Stanley A. Plotkin, MD, emeritus professor of pediatrics at the University of Pennsylvania, Philadelphia, said in an interview with Infectious Disease Advisor that it is “too early to tell” how effective CEPI's efforts have been. He did, however, acknowledge an apex in the United States' preparedness: “basic research and vaccine development if the disease has interest by the military.”

What do all these vaccine advances have to offer the practicing clinician? “There are times when you have an outbreak that is going through the community and the private clinician is looking for an intervention for his or her patients,” explained Dr Fauci. “For the physician who is in the middle of an outbreak, he or she can now count on getting vaccines much sooner than he or she ordinarily would.”

Other Strategies to Combat Pathogens

Another innovation in vaccine development has been to create a broad-spectrum antiviral vaccine that would prevent RNA replication in several viruses rather than the “one-bug, one-drug approach” traditionally employed in disease prevention.5 One such example of this technology is the investigational favipiravir (T-705), an inhibitor of RNA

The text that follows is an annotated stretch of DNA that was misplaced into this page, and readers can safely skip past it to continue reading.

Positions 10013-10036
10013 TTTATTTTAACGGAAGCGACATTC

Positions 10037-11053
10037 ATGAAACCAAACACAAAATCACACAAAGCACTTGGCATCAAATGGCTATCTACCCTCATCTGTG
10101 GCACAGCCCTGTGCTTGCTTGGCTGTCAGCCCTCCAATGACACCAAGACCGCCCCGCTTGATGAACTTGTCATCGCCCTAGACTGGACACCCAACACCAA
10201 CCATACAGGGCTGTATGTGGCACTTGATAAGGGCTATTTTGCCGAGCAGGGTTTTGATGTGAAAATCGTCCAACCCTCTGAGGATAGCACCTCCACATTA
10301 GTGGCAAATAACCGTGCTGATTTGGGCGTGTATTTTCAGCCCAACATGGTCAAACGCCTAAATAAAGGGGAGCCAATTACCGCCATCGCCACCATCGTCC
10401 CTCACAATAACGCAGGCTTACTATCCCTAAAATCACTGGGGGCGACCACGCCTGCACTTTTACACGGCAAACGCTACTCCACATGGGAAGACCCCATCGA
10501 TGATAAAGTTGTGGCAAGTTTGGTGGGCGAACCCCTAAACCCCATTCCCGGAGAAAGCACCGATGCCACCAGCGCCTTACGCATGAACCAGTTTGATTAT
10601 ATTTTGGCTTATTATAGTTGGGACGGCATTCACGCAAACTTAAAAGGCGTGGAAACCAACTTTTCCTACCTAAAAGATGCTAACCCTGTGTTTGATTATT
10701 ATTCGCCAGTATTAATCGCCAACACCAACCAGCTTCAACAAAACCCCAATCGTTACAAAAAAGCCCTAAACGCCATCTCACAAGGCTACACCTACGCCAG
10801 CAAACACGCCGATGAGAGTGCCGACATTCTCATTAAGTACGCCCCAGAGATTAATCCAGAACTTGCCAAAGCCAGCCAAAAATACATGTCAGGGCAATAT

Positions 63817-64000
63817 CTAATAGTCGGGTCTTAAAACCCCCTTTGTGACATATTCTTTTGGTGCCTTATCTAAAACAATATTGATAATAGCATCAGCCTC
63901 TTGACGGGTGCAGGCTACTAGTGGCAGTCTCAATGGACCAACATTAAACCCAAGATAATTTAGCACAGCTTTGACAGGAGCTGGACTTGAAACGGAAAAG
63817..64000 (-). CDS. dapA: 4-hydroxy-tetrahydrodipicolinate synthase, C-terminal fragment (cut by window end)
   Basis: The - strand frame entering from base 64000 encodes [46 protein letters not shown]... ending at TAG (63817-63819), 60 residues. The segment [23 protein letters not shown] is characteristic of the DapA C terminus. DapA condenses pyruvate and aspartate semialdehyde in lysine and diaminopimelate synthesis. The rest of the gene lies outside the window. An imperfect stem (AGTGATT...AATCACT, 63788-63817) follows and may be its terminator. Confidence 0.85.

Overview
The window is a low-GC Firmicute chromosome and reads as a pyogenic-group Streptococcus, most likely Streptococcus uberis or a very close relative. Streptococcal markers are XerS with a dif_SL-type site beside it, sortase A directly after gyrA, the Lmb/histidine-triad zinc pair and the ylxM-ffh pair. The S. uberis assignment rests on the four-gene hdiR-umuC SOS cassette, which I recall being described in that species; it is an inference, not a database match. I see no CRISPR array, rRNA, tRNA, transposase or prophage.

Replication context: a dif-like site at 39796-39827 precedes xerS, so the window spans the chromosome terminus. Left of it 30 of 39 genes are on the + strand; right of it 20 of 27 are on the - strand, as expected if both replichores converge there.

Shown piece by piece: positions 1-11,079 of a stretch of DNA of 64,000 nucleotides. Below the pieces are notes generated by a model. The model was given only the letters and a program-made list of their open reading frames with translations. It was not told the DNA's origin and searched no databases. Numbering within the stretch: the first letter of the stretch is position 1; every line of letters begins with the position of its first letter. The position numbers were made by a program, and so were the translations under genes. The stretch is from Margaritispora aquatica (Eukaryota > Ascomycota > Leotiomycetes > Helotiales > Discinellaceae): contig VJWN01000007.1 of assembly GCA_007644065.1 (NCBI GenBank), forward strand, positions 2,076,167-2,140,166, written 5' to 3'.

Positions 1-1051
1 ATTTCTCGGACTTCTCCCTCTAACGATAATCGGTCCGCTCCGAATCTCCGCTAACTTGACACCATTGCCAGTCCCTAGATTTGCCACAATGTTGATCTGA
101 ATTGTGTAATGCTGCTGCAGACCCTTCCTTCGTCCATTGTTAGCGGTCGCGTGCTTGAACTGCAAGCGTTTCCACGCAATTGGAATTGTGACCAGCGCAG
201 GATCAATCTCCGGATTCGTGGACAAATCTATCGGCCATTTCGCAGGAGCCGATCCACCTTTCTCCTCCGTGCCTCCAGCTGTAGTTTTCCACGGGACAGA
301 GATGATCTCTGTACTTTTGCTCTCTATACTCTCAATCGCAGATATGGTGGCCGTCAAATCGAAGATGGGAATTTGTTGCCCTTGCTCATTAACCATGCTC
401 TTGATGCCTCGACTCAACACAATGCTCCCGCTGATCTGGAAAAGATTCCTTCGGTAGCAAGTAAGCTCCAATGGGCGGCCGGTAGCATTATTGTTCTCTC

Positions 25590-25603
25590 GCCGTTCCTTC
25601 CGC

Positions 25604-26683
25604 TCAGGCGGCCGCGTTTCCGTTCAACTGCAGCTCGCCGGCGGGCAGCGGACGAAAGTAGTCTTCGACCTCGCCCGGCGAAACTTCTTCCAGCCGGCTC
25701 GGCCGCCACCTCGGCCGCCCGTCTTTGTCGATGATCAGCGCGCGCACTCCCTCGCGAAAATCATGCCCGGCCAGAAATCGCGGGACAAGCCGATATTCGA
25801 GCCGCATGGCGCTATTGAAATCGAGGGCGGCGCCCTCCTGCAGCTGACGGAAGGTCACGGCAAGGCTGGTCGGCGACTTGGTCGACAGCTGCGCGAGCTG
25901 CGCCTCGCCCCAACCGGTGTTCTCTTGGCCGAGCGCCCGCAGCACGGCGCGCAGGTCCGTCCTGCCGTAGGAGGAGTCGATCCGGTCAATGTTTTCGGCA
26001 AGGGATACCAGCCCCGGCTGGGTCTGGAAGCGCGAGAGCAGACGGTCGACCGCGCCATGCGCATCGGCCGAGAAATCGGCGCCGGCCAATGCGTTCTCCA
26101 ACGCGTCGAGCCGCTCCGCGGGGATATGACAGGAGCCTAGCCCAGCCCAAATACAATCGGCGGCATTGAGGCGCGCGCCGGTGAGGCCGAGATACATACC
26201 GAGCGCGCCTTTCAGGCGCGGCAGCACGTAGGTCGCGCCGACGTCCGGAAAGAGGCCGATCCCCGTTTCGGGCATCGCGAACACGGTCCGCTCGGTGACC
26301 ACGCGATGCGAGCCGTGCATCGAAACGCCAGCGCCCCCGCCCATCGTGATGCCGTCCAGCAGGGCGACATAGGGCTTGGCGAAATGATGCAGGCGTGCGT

polymerase, which is being tested as an anti-influenza agent that also prevents replication of RNA viruses.5

Another broad-spectrum antiviral that shows activity against 15 viruses is the double-stranded RNA-activated caspase oligomerizer (DRACO) that causes apoptosis in cells with double-stranded RNA. Other examples of wide-ranging activity include UV4, which may be effective therapy for influenza and dengue fever, and has potential for viral hemorrhagic fevers, smallpox, and hepatitis.5

Viruses can now be quickly identified with rapid genomic sequencing, proteomics, and epigenomics.5 At point of care, genomic technology can rapidly discern which pathogen clinicians need to eradicate so they can avoid the empiric prescribing of antibiotics.5 Polymerase chain reaction (PCR) has enabled point-of-care detection to quickly identify the pathogen when symptoms are nonspecific and allows for contact tracing, as it did most recently in the Ebola outbreaks in West Africa.5